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No undercover police operations should undermine human rights

16 October, 2020

‘There is a whole history of undercover police operations undermining bonafide campaigns’

• WE were deeply disappointed as Labour MPs abstained from voting on The Covert Human Intelligence Sources (Criminal Conduct) Bill, (Corbyn defies whip on M15 bill, October 9).

We can, however, be proud that 20 MPs, including Islington North’s Jeremy Corbyn, had the courage and defied the whip by voting against what is also termed the “spycops bill”.

This bill if it passes as legislation will strengthen the right for covert police operations and MI5 to continue with such surveillance which may include trade unionists, environmentalists, and justice campaigners.

The trade union movement is against this bill, and UNITE in particular have issued a press release and continue to lobby MPs to stop this bill going through.

We will have a clearer idea in the days ahead as the Labour front bench put in amendments to the bill. But is it much too late.

There is a whole history of undercover police operations that set out to undermine bonafide campaigns, such as the Anti-Apartheid Movement.

One such campaigner was Peter (now Lord) Hain, who was targeted by police for his involvement during the boycott of the South African rugby team back in the 1970s.

There are those who still seek justice, such as The Orgreave campaigners (1984-85, miners’ strike) and the Justice for Shrewsbury pickets (1972 construction strike), who were victims of undercover operations, arrests, and prison sentences.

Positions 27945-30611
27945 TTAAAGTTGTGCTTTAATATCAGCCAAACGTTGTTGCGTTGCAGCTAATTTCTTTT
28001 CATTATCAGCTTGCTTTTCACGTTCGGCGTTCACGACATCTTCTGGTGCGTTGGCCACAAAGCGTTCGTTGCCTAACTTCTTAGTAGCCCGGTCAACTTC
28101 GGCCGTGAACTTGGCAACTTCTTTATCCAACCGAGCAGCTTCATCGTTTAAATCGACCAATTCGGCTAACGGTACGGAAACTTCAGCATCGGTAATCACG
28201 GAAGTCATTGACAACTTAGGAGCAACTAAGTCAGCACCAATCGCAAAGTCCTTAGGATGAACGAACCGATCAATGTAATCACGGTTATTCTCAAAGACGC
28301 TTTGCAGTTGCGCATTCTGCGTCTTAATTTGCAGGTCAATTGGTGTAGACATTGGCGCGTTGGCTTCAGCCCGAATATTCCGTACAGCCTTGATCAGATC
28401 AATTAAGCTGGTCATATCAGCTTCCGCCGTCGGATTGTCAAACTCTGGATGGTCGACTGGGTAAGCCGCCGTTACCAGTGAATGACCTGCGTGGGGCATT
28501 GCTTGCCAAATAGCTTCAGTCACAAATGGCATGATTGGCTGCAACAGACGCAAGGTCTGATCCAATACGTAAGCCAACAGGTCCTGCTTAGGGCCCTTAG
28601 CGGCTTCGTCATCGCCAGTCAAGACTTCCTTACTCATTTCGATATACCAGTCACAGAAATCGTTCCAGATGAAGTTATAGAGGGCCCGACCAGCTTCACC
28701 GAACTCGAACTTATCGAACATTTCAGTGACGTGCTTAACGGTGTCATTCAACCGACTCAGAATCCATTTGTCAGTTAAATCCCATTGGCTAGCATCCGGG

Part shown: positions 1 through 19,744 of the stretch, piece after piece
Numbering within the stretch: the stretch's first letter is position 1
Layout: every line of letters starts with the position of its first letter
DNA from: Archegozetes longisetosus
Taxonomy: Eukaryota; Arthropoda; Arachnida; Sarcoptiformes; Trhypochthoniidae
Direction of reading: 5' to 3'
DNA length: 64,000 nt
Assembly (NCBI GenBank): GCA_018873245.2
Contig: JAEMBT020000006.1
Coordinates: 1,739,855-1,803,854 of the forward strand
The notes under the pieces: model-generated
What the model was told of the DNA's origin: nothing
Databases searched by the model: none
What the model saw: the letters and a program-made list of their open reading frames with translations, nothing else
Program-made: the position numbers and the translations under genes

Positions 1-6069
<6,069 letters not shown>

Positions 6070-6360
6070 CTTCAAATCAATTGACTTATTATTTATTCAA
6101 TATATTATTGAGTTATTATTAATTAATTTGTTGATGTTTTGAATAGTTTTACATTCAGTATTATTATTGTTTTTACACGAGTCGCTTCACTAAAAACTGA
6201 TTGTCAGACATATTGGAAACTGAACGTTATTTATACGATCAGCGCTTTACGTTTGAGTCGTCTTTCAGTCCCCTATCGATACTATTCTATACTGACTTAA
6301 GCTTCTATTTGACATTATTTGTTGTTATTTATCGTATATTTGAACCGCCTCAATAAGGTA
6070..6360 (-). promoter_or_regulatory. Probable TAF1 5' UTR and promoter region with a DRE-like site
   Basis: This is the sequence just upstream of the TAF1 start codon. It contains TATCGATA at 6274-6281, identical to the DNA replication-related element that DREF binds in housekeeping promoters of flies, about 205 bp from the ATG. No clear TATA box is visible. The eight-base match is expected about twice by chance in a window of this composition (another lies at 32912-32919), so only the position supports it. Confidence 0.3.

More recently there has been undercover police involvement with black-listing agencies, who have targeted and victimised construction workers and other trade unionists.

Most shameful of all are operations of undercover police who enter into relationships with women to gain information.

Sir Keir Starmer made great play during the Labour Party leadership campaign of his track record as a former human rights lawyer and his time as Director of Public Prosecutions.

He was a legal representative in seeking justice in the McLibel case (concerning protesters and the multi-national fast food chain).

How ironic that one of the McLibel Two, Helen Steel, was herself unknowingly involved in a relationship with an undercover spycop.

You would think Sir Keir would have the courage to stand against any unethical practice by undercover police ever happening again. Very disappointing.

Islington TUC believe trade union rights are human rights. The right to free collective bargaining, free association, free assembly, and the right to strike are part of the fabric of a democratic society.

No undercover police operations should undermine that.

Chair, Islington Trades Union Council


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